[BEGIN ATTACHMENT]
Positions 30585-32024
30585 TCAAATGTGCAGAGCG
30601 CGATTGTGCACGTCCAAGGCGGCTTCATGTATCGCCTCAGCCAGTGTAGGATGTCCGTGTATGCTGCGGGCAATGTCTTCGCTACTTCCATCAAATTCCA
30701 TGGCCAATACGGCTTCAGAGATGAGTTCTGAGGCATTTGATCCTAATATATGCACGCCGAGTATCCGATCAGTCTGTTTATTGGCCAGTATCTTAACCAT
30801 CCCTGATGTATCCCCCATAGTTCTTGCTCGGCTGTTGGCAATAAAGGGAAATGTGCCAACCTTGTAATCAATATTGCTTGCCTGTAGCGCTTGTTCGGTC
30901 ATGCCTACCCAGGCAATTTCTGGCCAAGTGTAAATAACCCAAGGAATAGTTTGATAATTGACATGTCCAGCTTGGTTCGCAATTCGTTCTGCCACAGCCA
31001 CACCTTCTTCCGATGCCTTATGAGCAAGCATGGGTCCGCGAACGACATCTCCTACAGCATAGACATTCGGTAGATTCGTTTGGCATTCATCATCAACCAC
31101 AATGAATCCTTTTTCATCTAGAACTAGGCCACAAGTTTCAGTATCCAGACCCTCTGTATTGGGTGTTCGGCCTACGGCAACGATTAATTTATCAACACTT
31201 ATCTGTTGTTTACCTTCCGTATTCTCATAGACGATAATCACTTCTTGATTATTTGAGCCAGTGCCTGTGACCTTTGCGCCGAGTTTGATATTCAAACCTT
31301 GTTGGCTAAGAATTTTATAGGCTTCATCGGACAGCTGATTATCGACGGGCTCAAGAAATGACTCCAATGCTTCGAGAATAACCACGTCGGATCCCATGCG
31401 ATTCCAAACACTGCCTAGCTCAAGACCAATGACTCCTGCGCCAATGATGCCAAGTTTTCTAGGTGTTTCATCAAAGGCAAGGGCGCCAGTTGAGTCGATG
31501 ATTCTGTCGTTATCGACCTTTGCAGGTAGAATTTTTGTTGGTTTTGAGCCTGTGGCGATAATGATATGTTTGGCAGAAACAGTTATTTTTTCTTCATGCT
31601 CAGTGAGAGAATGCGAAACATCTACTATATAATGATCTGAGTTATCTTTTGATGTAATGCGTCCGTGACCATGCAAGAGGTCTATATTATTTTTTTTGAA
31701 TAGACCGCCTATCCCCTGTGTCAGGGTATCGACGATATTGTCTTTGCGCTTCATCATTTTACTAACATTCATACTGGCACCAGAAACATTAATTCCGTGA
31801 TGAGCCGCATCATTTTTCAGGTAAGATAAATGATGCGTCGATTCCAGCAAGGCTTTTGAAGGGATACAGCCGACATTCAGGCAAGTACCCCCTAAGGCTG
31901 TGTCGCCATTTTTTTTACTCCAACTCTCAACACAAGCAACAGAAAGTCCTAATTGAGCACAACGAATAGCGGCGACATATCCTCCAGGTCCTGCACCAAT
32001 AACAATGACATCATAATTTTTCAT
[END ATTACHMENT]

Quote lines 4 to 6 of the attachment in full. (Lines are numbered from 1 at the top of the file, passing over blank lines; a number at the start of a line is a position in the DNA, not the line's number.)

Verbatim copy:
30701 TGGCCAATACGGCTTCAGAGATGAGTTCTGAGGCATTTGATCCTAATATATGCACGCCGAGTATCCGATCAGTCTGTTTATTGGCCAGTATCTTAACCAT
30801 CCCTGATGTATCCCCCATAGTTCTTGCTCGGCTGTTGGCAATAAAGGGAAATGTGCCAACCTTGTAATCAATATTGCTTGCCTGTAGCGCTTGTTCGGTC
30901 ATGCCTACCCAGGCAATTTCTGGCCAAGTGTAAATAACCCAAGGAATAGTTTGATAATTGACATGTCCAGCTTGGTTCGCAATTCGTTCTGCCACAGCCA